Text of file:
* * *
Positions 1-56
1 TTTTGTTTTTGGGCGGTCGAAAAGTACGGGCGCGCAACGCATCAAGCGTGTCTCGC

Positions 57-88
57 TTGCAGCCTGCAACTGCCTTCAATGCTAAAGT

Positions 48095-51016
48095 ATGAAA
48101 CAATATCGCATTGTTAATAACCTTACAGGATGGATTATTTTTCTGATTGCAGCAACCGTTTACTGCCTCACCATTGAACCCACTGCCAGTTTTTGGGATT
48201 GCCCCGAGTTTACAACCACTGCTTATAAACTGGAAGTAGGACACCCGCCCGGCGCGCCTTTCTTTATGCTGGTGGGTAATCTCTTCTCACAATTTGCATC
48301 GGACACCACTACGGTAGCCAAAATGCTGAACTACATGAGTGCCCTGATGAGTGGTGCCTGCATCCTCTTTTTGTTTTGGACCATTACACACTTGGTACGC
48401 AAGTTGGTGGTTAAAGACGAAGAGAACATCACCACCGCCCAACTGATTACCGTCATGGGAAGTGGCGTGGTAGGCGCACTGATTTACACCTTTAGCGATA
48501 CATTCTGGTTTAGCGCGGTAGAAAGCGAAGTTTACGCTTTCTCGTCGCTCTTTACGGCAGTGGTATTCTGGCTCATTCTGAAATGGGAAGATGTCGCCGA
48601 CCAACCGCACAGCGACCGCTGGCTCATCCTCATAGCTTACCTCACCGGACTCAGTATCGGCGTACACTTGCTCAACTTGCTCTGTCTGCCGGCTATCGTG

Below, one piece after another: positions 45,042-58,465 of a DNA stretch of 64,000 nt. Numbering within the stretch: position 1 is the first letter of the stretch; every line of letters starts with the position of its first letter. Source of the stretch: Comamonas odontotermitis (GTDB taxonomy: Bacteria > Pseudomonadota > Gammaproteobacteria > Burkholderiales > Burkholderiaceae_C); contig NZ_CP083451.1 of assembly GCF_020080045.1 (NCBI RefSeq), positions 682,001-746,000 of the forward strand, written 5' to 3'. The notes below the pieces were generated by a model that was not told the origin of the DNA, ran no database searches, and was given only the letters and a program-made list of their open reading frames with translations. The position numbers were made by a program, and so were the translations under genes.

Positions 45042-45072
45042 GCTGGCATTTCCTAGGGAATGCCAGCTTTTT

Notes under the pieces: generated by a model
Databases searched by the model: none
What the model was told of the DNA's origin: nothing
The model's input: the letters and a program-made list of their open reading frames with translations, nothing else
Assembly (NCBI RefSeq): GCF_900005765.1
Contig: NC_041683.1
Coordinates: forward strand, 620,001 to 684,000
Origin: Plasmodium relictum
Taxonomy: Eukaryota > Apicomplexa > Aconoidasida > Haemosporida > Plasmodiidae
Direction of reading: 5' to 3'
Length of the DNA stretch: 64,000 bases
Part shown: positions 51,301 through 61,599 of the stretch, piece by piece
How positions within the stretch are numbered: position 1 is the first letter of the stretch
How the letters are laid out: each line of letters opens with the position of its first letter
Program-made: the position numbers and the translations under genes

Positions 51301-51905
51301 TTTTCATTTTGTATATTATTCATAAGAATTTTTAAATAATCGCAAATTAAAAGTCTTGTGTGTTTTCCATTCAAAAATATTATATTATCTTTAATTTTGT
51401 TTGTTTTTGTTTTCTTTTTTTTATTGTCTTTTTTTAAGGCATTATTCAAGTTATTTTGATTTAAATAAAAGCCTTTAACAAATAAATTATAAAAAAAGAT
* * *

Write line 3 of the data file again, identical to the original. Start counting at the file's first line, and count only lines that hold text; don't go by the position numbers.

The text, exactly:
Positions 57-88